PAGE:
Contribution of various groups of repeats to genome size diversification

Correlations between the amounts of different types of repetitive DNA with genome size variation in Fabeae were tested using absolute amounts (Mbp/1Cx) of repeats estimated for individual species (Table A in S2 Table). As expected, a strong positive correlation was found (R2 = 0.996, p < 2.20e-16) when data for all repeats were combined, and together they accounted for 85% of the genome size differences between species (Table 2). When individual repeat types were analysed separately, the strongest correlation was found for Ogre elements (R2 = 0.847, p = 4.99e-10), which, due to their high abundance, were directly responsible for about 57% of the genome size differences between species. The remaining groups of Ty3/gypsy elements, several groups of Ty1/copia elements and satellite DNA also showed significant positive correlations, but their contributions to genome size differences were much smaller compared to Ogres (Table 2).

Table 2. Correlation of repeat amounts with genome size variation in Fabeae and contribution of individual repeats to the genome size differences between species.

Evolutionary dynamics of individual repeat types

To identify repeat variants (families) shared by multiple species and investigate their fate during Fabeae evolution we performed comparative repeat analysis by simultaneously clustering reads from all species. This approach resulted in clusters representing presumably orthologous repeat families from different species grouped together due to their high sequence similarity, and it allowed their quantification based on the number of reads from respective species. To provide equal sensitivity for all species, the number of reads analysed for each species was proportional to its genome size and corresponded to 0.01x genome coverage (Table 1, column "Clust. 0.01x"). In total 12.3 million reads were subjected to analysis, resulting in 9.97 million reads forming clusters of various sizes, with the 583 largest clusters (containing at least 0.005% of analysed reads) representing 71.3% of the analysed sequences. Fig 2A shows a graphical representation of part of the analysis for the 30 largest clusters of satellite DNA. These were found to be the least conserved class of repeats in the Fabeae genomes analysed. Such an analysis showed that the majority of satellite clusters were made up of reads from either a single species (e.g. all reads in CL234, 337 and 428 come from Lathyrus sativus) or just a few species (e.g. CL347 which contains reads from just L. vernus, L. sativus and L. latifolius), and suggests that satellite repeats in Fabeae are largely restricted to a limited number of species that are usually closely related.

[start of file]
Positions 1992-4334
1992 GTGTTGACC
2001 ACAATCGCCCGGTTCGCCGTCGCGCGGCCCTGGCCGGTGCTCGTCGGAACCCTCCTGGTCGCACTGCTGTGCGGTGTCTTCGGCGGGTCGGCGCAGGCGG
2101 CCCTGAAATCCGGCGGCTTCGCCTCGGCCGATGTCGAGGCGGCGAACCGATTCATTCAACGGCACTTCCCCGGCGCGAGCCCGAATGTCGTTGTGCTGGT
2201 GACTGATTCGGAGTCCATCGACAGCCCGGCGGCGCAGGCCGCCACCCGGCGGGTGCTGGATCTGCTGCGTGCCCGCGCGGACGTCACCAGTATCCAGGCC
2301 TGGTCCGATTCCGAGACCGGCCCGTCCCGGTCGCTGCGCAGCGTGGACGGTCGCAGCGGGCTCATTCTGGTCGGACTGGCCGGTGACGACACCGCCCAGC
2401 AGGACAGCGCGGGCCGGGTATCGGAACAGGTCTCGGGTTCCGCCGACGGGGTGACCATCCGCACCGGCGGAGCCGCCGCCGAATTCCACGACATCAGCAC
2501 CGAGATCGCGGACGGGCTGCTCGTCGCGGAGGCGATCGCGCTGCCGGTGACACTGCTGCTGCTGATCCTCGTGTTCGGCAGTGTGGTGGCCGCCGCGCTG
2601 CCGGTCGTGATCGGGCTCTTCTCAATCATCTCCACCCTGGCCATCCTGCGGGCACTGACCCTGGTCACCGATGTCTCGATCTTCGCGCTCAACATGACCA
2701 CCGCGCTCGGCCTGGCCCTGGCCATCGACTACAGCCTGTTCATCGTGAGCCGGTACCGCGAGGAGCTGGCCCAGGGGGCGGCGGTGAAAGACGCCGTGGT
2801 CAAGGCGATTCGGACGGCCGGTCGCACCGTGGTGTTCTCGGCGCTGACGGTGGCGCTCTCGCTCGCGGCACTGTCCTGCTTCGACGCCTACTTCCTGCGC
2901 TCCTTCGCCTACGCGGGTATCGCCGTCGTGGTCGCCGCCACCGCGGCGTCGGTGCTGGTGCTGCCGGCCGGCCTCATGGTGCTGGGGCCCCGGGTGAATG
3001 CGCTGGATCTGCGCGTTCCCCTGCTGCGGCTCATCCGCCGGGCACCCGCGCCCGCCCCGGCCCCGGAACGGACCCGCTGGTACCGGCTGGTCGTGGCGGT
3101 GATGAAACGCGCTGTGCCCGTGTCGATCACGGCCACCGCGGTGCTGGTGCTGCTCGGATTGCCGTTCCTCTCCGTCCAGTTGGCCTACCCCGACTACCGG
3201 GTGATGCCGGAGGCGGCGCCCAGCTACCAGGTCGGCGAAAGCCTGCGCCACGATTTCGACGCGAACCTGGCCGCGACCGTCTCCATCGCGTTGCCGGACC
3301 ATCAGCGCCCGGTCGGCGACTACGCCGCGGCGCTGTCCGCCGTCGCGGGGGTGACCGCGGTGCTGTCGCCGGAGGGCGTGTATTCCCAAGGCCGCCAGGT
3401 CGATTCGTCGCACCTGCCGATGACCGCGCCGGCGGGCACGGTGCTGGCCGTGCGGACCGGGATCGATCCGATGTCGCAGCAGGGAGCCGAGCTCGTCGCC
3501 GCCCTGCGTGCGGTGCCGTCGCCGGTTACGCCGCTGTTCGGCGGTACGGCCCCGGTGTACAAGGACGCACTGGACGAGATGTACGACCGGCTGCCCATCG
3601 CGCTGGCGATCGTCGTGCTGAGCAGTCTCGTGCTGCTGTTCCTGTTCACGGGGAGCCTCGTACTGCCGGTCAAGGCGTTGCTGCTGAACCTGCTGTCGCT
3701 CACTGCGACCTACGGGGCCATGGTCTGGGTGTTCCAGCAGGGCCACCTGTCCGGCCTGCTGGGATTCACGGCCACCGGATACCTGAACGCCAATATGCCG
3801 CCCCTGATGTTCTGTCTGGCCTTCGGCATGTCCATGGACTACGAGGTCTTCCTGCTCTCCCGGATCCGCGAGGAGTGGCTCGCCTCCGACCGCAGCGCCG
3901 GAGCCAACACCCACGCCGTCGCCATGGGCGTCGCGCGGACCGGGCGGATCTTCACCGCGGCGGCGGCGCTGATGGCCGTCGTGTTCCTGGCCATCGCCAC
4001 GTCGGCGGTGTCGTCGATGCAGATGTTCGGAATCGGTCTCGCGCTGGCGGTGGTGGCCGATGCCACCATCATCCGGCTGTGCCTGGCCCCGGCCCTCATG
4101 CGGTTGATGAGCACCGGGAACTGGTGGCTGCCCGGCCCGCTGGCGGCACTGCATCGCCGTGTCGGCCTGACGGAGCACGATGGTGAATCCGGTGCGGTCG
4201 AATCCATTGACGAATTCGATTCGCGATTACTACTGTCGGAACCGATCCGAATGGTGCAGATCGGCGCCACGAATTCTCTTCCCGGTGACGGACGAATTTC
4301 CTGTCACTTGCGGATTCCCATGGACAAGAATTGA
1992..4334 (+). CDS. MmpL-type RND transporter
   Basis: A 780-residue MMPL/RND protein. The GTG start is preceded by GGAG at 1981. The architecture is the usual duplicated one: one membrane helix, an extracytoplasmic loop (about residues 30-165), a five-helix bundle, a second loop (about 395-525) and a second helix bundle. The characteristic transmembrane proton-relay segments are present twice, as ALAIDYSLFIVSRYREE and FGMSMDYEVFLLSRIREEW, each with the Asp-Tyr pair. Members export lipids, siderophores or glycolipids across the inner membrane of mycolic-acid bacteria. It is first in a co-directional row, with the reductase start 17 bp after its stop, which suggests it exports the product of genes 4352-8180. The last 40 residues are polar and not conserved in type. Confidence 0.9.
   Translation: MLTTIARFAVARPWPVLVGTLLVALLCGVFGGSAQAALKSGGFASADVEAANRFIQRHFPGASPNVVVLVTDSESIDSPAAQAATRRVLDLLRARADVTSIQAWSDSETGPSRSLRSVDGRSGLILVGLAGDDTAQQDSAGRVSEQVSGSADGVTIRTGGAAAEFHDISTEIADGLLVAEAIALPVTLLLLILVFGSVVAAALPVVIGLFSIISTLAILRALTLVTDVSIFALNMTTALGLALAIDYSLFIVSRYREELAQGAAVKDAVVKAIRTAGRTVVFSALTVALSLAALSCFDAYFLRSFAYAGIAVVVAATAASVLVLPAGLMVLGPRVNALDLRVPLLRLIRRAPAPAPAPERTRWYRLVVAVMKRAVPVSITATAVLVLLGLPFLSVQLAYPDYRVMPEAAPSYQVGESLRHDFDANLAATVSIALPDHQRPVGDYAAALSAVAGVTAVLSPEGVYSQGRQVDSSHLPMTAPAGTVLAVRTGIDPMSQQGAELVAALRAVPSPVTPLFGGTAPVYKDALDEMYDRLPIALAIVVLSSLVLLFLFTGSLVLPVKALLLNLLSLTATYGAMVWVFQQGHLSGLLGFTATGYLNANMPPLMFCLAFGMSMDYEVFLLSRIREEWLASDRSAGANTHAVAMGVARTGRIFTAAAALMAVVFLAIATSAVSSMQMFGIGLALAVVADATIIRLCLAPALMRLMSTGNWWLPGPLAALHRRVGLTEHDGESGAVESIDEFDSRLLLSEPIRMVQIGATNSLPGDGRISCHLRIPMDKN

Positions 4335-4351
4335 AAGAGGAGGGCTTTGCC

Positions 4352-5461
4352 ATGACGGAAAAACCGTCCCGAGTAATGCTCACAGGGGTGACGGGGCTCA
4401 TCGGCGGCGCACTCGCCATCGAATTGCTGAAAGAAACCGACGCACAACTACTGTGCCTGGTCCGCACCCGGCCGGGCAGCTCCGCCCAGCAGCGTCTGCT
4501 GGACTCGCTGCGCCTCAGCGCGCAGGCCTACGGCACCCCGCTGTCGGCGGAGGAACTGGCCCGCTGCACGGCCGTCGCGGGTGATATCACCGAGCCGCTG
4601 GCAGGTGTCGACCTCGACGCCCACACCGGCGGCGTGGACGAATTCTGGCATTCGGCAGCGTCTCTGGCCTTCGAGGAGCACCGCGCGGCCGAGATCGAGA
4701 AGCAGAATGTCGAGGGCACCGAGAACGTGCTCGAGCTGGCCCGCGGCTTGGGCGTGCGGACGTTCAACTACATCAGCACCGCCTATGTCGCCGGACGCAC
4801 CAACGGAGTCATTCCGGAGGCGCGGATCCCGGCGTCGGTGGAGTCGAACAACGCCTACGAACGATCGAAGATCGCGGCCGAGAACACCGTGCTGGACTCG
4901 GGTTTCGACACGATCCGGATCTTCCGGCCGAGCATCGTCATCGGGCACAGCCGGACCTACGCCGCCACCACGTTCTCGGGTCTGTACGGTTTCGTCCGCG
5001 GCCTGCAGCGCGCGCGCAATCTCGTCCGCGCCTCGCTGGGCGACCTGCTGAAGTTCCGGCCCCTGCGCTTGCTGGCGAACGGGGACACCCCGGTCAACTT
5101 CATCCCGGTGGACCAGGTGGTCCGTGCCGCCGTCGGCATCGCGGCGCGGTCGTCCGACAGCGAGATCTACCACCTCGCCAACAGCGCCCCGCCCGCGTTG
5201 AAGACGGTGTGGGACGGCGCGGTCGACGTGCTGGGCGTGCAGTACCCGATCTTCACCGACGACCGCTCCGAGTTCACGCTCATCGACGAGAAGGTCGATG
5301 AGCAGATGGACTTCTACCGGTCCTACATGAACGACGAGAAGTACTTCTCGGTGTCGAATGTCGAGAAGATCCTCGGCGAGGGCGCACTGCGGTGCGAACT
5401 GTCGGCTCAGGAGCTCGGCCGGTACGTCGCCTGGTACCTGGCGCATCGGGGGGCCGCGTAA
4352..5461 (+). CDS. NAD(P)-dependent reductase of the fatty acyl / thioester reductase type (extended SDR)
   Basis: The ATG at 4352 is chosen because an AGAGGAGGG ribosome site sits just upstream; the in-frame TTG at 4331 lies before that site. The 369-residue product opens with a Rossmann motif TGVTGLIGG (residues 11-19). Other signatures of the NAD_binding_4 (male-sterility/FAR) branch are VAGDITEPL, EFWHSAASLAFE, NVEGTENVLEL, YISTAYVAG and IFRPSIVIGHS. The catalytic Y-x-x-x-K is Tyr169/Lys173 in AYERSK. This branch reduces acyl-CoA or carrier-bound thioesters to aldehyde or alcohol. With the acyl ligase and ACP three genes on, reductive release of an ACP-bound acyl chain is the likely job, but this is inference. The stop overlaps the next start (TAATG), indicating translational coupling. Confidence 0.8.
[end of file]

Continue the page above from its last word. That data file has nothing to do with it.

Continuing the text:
Fig 2. Phylogenetic distribution, abundance and sequence similarity between the thirty largest clusters representing satellite repeats (A) and Ogre retrotransposons (B) from the comparative clustering analysis.

Bar plots at the top show cluster sizes (total length of all reads in Mbp) and rectangle areas below display the relative proportions of reads from individual species within each cluster. Previously described families of satellite repeats are marked with their names on panel A. The colours of the rectangles indicate the average pairwise similarities of read sequences.

In contrast, the comparative clustering analysis of most LTR-retrotransposons showed that most clusters contained reads from the majority or even all species, as shown for the 30 largest clusters of Ogre sequences (Fig 2B). Such results suggest that most LTR-retrotransposon repeat families are widely distributed across Fabeae although at varying abundances that are usually proportional to a species’ genome size (e.g., V. faba Ogre reads were the most abundant in most clusters).